3. Beth says:

    Intriguing thoughts. Much of my background in the arts is in music, and so the concept of lyricism readily speaks to me. I realize that I can use my experience in writing hymn lyrics to inform my writing of picture books. Lyrics must not only convey a message, they must convey the emotion and thought behind that message, and do it in a way that is singable. Sometimes a line of a lyric must be reworked and reworked because it just doesn’t sing. There is a definite correlation there to the process of honing the wording of a picture book text.

    Your examples made me think of the difference between writing that is poetical (although not necessarily poetry) and writing that is prosaic. This morning, I was reviewing a couple of lullaby-books on my blog. One, “Lullaby-Berceuse”, is so lyrical that I found myself nearly starting to sing it to my own tune as I read. This isn’t surprising, since the author, Connie Kaldor, is a singer/songwriter. The other, “Papa’s Song”, by Kate and Jim McMullan also had a beautiful, quiet lyricism. While one would expect a lullaby book to be lyrical, as I read and re-read this blog post and pondered it, I realized that “I Stink!” is lyrical in its own way. Just as not all music is gentle ballads, not all picture books will show their lyricism in the same way. There is dissonance and crashing cymbals and loud beats on drums in the music of “I Stink!” but there is still music. Other picture books that I was reading this afternoon tried to be lyrical, but got bogged down in too much narrative, with occasional stridently dissonant changes in language that did not fit with the rest of the text, like hitting a jarringly wrong note while playing the piano.

    To me, texts that show this “lyrical sensibility” are texts that are alive, rather than the dull plodding of life-less prosaic narrative. There is a place for prosaic narrative, but it isn’t in picture books. Now I need to go back and read my manuscript again, and ask myself “Does it sing?” Does it have life?

    As always, Emma, thank you for providing such meaty food for thought. (And, as always, I’ve gone on and on in my response!)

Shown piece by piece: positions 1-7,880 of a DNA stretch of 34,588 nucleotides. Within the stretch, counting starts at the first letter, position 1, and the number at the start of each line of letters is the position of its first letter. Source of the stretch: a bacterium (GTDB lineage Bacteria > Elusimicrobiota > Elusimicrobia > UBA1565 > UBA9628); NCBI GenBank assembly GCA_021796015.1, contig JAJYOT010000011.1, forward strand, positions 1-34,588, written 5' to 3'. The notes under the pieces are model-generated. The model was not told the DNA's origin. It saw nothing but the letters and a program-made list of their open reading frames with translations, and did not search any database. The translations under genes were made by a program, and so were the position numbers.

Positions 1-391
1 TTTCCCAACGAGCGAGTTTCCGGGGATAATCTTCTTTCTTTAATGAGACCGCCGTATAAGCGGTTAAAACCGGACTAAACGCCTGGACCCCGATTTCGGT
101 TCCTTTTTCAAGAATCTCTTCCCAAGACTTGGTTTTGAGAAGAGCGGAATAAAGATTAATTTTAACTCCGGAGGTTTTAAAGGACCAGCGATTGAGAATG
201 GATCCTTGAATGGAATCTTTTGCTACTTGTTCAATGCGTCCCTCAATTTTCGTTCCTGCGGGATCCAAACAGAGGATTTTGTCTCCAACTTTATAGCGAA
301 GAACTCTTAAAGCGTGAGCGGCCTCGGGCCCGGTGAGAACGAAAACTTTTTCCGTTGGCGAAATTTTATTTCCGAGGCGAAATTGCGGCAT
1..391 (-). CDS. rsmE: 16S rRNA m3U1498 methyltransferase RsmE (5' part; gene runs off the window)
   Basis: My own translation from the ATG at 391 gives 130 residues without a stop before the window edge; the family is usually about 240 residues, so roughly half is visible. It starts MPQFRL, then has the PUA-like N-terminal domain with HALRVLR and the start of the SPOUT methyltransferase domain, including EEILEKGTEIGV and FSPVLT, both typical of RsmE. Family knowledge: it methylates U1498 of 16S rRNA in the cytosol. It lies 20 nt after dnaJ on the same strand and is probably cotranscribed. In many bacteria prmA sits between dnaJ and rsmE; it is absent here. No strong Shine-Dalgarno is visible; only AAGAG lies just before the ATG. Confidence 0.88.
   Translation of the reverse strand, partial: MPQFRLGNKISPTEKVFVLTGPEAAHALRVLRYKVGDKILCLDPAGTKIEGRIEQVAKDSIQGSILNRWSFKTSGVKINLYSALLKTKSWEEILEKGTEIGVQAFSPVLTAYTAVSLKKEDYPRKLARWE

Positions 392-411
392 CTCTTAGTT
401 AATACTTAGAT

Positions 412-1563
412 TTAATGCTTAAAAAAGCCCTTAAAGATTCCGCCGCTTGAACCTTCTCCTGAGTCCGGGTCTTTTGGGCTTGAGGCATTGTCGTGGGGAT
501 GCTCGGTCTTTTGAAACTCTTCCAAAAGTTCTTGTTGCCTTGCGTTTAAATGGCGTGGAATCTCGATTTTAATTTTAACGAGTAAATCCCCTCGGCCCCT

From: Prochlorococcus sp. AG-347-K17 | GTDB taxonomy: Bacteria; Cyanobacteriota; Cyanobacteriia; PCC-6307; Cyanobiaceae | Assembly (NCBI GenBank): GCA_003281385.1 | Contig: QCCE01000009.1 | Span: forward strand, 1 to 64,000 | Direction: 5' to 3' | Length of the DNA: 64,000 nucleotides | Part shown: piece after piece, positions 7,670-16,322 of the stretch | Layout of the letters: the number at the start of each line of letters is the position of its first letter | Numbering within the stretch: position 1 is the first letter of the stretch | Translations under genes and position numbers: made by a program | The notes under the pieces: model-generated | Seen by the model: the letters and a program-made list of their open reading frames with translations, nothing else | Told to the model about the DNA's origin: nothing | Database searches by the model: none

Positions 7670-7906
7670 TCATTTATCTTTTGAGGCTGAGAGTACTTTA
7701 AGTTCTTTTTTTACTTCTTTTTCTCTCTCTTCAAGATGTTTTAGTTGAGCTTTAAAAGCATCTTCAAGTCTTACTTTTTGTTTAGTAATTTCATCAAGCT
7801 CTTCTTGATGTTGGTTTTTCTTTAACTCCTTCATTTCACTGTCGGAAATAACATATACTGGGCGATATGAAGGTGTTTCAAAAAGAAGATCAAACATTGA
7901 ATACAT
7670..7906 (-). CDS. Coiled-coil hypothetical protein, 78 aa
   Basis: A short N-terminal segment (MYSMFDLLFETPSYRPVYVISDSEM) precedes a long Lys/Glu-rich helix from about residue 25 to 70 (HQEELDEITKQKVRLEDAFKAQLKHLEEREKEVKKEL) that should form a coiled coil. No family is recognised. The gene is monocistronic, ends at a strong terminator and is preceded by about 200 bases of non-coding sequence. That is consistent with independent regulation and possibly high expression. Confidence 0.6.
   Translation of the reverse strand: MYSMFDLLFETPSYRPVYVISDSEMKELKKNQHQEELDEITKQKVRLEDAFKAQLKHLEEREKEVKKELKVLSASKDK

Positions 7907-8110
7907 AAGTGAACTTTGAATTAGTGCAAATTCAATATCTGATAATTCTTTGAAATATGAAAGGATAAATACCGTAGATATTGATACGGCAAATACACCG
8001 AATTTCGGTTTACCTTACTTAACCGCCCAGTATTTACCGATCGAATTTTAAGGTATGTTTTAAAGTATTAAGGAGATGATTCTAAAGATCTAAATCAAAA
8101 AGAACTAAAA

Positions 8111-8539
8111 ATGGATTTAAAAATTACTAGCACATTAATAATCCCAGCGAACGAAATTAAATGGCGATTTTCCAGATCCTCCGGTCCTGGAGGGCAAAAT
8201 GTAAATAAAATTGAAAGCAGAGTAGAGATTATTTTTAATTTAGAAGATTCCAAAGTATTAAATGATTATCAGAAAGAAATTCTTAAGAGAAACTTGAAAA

4. Joanna says:

    Thank you, Emma, for so concretely expanding on lyricism. Looking at what is and isn’t lyricism really brings home the message and I love your sentence “Lyricism doesn’t require “wordiness, but it does require imagination and style.” As Pat and Beth have hinted at, I guess lyricism is more innate for some and has to be really worked at by others. This really does remind us to be constantly reading aloud our picture book drafts, to be listening for this. Many of the examples you gave were first lines, which makes me want to return to my opening sentence to check my story has that lyrical hook from the beginning (and of course then check the entire draft for these qualities).

  5. Diane says:

    Ha, Yes Joanna, I too am going back over what I have written as this will be an area I will have to really work on. This will not come easily for me I fear. Thankyou so much Emma for delving into these more, and as a visual person your examples are what a crave, so thankyou, thankyou. I mentioned in the Children’s Hub “Dreamboat” website, how I picked up straightaway the lovely whimsical and lyrical text. He is a songwriter so it came natural to him, but I must say because of the lyrical text one is compelled to read it again and again.

  6. What a wonderful post! Your examples clarified the first word in Jane’s list. I hope you will do similar posts on the other other words in her list. This is very helpful. Thanks!

  7. Oops! I didn’t realize this was a post from 2011!!! I need to pay attention to details 🙂